How to Defend an Armbar From Guard
The armbar from the guard has been a staple of attacks in every aspect of Brazilian Jiu-Jitsu, from self-defense to sport competition to MMA. As a result, it pays to understand how to defend this most common method of attack.
A fundamentally solid method of shutting down the armbar from the guard follows, along with a common counter to the counter.
The Basics of Armbar Defense
First, it's important to remember what not to do.
Once your partner has their leg over your head, do not rip your arm free, or attempt to stand up. While this can work a significant portion of the time, a non-zero amount of the time, this will result in injury. If you extend fully your arm, you can absolutely expect for your elbow joint to be much more vulnerable.
Instead, fight this initial reactive instinct, and instead grab behind your partner's head with your free arm, hugging as deeply as you can. Ultimately, you want to bring your partner's knee to their nose, making it difficult for them to extend any. Assuming that your left arm is hugging behind their neck, prop yourself further up with your right foot (like a "kickstand" of a bicycle). This will help you drive your weight forward into their nose. Keep their body propped up with your knee or inside thigh, ultimately taking a great deal of the power in their hips away from them.
Once you have established this pressure position, you can start to inch your trapped arm free (but don't rush this!).
Another really good way to help secure your arm from being extended is to grab inside of your own biceps as you reach behind their head. This is almost like a rear-naked choke grip, helping to reinforce the bend of your arm.
Again, prop their hips off the ground with your "kickstand" leg, all the while maintaining forward pressure. Once you have inched your arm free, you can "listen" to their knee, putting pressure against the side of their legs, and helping you facilitate turning the corner and finishing the guard pass.
Counter to the Counter
One big key to this counter is that when your partner grabs behind your head, you absolutely have to relax and allow your hips to shoot out perpendicular with your partner. You definitely can't let them dictate where you go; instead, use their energy as they are driving in toward you to spin underneath them.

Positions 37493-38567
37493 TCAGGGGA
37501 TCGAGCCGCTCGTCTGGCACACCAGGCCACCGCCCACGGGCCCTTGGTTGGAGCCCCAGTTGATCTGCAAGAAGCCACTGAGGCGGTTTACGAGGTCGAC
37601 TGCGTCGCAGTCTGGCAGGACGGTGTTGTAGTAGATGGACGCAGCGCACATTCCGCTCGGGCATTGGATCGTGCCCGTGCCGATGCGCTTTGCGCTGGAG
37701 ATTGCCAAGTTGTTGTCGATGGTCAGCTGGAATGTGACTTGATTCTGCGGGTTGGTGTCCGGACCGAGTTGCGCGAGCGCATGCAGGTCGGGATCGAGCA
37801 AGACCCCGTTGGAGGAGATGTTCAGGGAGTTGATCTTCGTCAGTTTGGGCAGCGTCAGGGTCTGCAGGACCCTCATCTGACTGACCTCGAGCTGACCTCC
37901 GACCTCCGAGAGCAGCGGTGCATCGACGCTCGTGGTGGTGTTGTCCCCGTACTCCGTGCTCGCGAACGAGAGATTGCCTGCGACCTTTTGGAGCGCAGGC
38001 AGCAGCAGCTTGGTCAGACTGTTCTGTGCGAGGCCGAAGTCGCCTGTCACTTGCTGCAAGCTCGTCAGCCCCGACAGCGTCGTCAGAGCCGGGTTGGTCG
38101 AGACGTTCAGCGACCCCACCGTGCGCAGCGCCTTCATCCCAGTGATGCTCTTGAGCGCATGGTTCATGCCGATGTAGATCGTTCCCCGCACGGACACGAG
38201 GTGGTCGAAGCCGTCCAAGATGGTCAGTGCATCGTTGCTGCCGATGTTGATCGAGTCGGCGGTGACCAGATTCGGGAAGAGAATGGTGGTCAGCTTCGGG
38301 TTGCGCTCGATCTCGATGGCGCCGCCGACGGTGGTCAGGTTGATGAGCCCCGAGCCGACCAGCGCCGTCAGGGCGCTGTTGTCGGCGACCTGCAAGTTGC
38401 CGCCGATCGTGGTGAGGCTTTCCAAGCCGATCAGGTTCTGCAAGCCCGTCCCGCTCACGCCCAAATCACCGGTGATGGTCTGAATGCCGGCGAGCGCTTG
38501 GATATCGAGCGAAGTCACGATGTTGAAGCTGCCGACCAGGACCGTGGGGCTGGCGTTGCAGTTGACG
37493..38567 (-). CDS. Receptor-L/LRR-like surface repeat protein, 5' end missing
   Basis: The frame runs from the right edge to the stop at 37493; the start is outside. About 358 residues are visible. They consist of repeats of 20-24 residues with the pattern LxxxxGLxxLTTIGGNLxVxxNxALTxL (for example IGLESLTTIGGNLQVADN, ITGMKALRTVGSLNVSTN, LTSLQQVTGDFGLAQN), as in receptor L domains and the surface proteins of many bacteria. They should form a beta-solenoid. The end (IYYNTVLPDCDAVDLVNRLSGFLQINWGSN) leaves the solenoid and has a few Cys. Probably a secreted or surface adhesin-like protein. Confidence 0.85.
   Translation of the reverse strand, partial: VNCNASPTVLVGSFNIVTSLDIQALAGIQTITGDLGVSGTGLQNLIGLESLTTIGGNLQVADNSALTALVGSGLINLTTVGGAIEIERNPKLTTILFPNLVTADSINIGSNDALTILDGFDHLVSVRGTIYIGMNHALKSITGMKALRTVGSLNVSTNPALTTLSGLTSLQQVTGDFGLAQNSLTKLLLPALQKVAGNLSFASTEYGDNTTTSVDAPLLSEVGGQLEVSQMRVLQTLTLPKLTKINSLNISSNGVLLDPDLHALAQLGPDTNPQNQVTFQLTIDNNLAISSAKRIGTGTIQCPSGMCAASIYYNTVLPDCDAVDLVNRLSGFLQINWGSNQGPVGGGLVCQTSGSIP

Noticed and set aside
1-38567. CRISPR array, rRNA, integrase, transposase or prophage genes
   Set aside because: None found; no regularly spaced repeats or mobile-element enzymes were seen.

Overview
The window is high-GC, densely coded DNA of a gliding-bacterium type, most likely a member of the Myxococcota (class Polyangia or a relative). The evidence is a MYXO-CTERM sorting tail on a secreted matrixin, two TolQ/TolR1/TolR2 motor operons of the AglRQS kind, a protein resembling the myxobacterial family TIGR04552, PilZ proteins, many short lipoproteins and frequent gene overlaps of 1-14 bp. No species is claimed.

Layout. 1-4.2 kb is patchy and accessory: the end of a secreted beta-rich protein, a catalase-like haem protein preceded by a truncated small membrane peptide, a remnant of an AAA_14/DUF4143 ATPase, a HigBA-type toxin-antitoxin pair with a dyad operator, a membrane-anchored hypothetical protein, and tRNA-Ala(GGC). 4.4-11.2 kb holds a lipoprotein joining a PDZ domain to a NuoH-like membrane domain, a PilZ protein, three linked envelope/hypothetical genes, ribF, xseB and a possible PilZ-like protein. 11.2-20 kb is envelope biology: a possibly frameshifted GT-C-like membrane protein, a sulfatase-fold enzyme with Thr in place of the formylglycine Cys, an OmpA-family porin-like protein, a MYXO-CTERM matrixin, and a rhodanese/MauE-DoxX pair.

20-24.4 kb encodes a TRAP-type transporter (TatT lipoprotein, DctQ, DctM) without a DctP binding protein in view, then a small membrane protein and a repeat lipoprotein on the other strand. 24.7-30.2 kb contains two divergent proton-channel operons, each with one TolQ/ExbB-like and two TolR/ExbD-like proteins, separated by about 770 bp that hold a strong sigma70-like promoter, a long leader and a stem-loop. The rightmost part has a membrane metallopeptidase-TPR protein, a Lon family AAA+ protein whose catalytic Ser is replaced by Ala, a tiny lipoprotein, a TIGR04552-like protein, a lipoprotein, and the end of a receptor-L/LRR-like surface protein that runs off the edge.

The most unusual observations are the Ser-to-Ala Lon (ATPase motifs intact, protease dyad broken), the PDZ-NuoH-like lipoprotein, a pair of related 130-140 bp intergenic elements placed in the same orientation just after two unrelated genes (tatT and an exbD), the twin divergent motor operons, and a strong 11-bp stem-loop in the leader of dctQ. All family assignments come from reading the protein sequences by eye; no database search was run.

Ultimately, you will need to hook their "kickstand" leg with your arm, facilitating the spin underneath. You'll also want to use your shin across their face to help your body escape completely from underneath your partner, once you have executed the spin.
The belly-down armbar from guard also needs to be in your game, whether as something to work on for the future, or A-game material to use against common counters.
Stack or Yank? Which escape works better?
Every counter in jiu-jitsu has a counter, and every move seems to be made to be dissected and analyzed by the collective hive-mind of the Internet.
This is hardly hyperbole any more, as virtually everyone who does jiu-jitsu now has easy access to the latest techniques—whether they are announced loudly on the world stage at a competition, or the following day by an analyst of the matches from that tournament, or simply on a quick social media post. Regardless, we need to be ready to adapt and evolve ourselves.
Fundamentals of BJJ don't really ever change. But the way you interpret and describe them, and the way these fundamentals relate to your own personal style or to the styles of your training partners, is absolutely a living, breathing thing. Help your understanding evolve by constantly being open to reviewing older techniques and playing with new ones! As always, let me know if these techniques work for you!
© 2018 Andrew Smith